Wednesday, December 23, 2015

Year of Poetry - Writing Space

This is the "Writing Space" noticeably clear of the laptop which reside at the other end of the table.

I feel it's important that I have a dedicated writing space away from the computer because I know that eventually I will be tempted to check email/Facebook/Twitter.

I tend to distract myself when I hit a point in the writing that might not be flowing or when I feel I need a break.

I want to develop a little more focus and stamina so the computer is out of bounds during writing time.  If I need a break I'll be heading out to the gym or watering the garden.

I also want to mix up the way I compose poetry.  I carry a journal with me at all times and my ancient Samsung has a note taking app but I also want to try longhand composition and see what sort of effect writing with a dip pen might have.

Similarly I'd be interested to hear of  any lifehacks you might have that encourage creative productivity.

Monday, December 21, 2015

Being Smart with the Year of Poetry

As I near kick off date and the excitement generated from having a "great new idea" subsides, it occurs to me that I better have a look over the "Plan" and see if it's SMART or more specifically will it result in goals I want to achieve.

So why am I dedicating a year to poetry?

Honestly, I have been hiding a bit from my writing, from my reason for working part time.  Taking on responsibilities and projects that while beneficial to myself and others in a number of ways take away from that dream of writing good or even great poetry.  I need to take this seriously.

Sh*t or get off the can.

I have had some success this year, 3 poems published (some even paid - Thanks Tincture Journal) but I feel as if I have wasted a lot of opportunities.

But write good or great poems is a very broad goal.

So being specific, what do I want to accomplish?

I want to exceed publication credits for this year so that's 4 + published poems.  I want to write at least 12 poems of publishable quality.  I want to increase my own poetic understanding through reading technical material and through reading of other's good poetry.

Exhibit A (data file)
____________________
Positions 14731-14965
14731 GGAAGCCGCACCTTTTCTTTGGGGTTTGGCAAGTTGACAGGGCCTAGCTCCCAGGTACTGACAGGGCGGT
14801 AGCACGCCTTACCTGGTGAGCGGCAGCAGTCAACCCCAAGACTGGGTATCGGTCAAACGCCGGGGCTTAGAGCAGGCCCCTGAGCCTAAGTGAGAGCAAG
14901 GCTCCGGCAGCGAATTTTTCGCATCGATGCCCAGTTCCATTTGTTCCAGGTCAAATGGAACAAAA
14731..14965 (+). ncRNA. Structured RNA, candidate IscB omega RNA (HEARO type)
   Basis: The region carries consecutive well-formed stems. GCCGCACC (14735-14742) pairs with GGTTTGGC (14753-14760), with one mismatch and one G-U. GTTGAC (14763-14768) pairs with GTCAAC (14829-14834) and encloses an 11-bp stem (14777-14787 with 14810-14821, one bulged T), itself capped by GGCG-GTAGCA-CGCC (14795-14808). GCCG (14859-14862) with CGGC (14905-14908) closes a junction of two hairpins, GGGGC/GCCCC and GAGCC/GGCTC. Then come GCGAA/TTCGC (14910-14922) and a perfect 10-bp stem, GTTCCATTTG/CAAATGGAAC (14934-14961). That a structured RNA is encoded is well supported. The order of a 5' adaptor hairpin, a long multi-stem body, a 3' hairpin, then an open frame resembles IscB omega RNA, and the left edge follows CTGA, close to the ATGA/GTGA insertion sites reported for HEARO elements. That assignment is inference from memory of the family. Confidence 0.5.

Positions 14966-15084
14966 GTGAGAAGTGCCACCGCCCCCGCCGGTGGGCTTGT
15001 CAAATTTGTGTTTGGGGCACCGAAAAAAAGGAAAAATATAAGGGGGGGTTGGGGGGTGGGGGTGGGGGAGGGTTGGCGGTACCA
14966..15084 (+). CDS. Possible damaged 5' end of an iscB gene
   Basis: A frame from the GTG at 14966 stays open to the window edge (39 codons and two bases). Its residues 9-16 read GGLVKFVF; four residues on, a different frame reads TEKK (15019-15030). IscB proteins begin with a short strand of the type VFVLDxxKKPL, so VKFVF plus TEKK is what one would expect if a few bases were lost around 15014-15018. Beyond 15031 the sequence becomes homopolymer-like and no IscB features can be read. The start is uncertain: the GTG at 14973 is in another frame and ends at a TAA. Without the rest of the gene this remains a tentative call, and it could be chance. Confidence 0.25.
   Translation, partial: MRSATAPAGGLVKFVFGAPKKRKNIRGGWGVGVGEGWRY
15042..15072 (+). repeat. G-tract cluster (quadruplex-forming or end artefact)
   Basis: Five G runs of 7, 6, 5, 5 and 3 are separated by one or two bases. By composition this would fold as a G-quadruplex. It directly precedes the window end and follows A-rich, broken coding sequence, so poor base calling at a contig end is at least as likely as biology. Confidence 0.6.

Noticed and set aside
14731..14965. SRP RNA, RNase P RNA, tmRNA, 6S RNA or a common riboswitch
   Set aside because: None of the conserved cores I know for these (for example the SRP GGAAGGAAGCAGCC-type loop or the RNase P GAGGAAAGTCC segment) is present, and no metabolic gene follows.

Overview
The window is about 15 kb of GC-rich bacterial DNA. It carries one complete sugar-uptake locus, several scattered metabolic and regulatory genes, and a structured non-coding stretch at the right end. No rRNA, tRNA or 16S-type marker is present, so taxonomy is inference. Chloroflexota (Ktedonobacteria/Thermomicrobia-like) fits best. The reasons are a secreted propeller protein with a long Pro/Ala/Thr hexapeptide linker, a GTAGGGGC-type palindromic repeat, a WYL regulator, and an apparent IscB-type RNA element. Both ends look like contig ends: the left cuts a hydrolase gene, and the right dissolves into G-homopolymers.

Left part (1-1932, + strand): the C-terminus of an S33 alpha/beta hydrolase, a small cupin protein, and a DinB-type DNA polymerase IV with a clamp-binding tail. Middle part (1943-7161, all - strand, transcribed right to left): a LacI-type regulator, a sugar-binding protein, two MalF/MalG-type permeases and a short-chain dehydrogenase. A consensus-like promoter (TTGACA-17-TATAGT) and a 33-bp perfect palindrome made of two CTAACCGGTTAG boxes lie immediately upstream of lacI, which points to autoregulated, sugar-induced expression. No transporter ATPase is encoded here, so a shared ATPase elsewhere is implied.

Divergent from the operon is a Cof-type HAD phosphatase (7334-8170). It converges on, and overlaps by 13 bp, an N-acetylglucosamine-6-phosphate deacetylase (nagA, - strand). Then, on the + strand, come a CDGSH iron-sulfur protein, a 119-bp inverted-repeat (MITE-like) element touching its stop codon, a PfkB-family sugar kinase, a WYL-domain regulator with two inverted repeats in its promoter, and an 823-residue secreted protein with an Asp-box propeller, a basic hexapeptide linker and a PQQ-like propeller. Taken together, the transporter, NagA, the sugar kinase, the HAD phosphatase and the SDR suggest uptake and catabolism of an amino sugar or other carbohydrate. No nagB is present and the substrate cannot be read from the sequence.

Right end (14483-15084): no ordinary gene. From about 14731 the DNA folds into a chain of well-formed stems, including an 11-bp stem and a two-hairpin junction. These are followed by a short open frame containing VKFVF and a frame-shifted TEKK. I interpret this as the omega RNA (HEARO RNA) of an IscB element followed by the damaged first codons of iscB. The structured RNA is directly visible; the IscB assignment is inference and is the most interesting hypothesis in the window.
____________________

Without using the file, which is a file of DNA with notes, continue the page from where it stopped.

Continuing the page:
How am I going to do this and how do I measure it?

Stay away from the internet where possible.  I am notoriously bad at letting myself get distracted so I will be reorganizing my day so that I take advantage of the times when I am most alert.  I intend to give a couple of hours each morning to writing and reworking poetry.  This is the corner stone of the whole project.  I can easily see myself being lost researching technical/craft details if I let it happen.  I will then split the day into close reading and study again in periods of 1.5 to 2 hours.  I will end the day with reflective journaling.  I want to spend at least 18 hours a week focused on poetry so I will be monitoring how many hours worked.

The publishing of poetry is to a large degree out of my hands. It's possible to write good poetry that doesn't get published for a number of reasons, hence the low target.

Far more within my sphere of control is the ability to write poems hence the target of 12 poems of publishable quality.  I wrote 5 this year and that was when I wasn't nearly as focused.

I will monitor the increase in my understanding through the monthly reflective journal entries.

Are these goals achievable? 

I think so.  I can dedicate 3 days out of seven to writing, reading and studying poetry.  I know I can produce poems of publishable quality, I know that I can write poetry full stop.  There's enough wiggle room to be flexible if paid work comes along and there's enough time built in for down time if I find the situation is too much.


To the broad dream of being a poet and writing poetry.  Very much so.

Time Bound?

I have a year to achieve these goals but I have also allotted specific time/hours per week and I will be monitoring/reflecting on a daily and monthly basis.

Sunday, December 20, 2015

Finishing Your Poem

or how to know when you should stop redrafting your masterpiece.
Jackson Bates talks to Simon Armitage’s Checklist for producing a quality poem.

The link to the Simon Armitage piece can be found in Jackson’s video.
I would also suggest Jo Bell’s Big Ruthless List for Poetry Composition to be found here and Roy Marshall's Drafting Poems Re-drafted.

Thursday, December 17, 2015

Year of Poetry - The Reflection